Brown, silty streams, tea-colored rivulets, even clear, ice-cold lakes—any backcountry water source can serve up a cocktail of contaminants. But not everything that’s present in an undeveloped water source is necessarily harmful, and only some things pose an immediate threat to your health. In fact, it’s impractical and unnecessary to remove everything, all the time. So in terms of backcountry water treatment, when is water considered safe to drink? First, what’s commonly in backcountry water? The types of contaminants that make water “dirty” depend a lot on that source’s surrounding environment. But most contaminants can be placed into these categories: Microorganisms- Simply put: tiny bugs or germs. Microbes are the primary focus of treatment devices because of their immediate and potentially serious risk to your health. The pathogenic ones include…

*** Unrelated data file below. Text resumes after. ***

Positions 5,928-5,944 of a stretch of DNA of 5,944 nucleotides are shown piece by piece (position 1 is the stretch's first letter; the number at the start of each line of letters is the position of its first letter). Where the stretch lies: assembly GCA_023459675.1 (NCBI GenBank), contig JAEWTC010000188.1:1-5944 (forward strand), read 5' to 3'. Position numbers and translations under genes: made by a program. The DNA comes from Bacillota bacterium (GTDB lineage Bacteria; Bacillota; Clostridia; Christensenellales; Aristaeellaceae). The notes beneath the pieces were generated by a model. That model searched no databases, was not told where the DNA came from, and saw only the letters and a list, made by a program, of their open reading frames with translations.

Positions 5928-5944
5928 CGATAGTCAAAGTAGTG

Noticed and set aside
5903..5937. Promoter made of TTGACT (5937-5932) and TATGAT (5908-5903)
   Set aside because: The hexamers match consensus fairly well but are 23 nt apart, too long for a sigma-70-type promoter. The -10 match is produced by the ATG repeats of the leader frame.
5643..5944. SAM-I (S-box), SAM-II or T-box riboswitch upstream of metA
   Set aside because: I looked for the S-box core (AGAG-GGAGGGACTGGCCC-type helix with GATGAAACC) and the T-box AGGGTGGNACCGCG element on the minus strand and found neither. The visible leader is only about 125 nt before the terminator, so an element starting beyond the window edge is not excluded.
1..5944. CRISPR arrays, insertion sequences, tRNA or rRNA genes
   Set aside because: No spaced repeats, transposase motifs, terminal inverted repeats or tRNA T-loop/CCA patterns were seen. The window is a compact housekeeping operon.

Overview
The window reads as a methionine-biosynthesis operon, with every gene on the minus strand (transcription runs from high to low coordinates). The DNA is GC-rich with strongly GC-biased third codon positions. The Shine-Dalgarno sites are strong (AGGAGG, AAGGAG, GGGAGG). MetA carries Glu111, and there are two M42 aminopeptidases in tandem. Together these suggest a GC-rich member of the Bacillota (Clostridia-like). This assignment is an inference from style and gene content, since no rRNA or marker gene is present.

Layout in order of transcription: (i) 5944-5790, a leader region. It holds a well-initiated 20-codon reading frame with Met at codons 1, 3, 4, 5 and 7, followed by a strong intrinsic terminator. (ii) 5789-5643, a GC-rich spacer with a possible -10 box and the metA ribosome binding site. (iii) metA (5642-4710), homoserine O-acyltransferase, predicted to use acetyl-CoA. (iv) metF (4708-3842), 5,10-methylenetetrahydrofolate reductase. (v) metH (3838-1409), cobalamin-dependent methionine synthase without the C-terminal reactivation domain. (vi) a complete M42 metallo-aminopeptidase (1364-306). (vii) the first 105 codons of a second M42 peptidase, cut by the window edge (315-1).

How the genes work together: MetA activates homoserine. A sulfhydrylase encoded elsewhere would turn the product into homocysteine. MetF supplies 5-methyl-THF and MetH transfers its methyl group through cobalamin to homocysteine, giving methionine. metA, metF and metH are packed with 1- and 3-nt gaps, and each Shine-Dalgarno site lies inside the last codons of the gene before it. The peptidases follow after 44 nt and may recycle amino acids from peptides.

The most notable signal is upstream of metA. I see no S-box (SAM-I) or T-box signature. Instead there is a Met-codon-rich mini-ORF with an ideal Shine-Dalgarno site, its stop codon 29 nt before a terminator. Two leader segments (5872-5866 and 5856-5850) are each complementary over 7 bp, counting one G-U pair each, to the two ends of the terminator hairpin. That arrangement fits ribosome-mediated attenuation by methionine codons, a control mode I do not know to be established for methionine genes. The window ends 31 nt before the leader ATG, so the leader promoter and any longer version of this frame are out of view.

Water treatment is a complicated science, but understanding the basics ensures you’ll pick the device that’s right for you.
Plus, three scenarios to help you determine which you need on your next adventure.
In 1991, MSR took the plunge into water products to answer the needs of backcountry travelers for more user-friendly and trustworthy solutions to gathering safe drinking water. One of these initial offerings was the MSR Dromedary™ Beverage Bag, a rugged, collapsible bag to tote your water as you roamed. The other was the now-legendary WaterWorks Total Filtration System—a highly engineered pump filter that was more effective and so easy to use it changed how people filtered water. Today, the MSR MiniWorks EX Microfilter is its evolutionary descendent and remains the world’s favorite backcountry filter for its plain and simple workhorse reliability.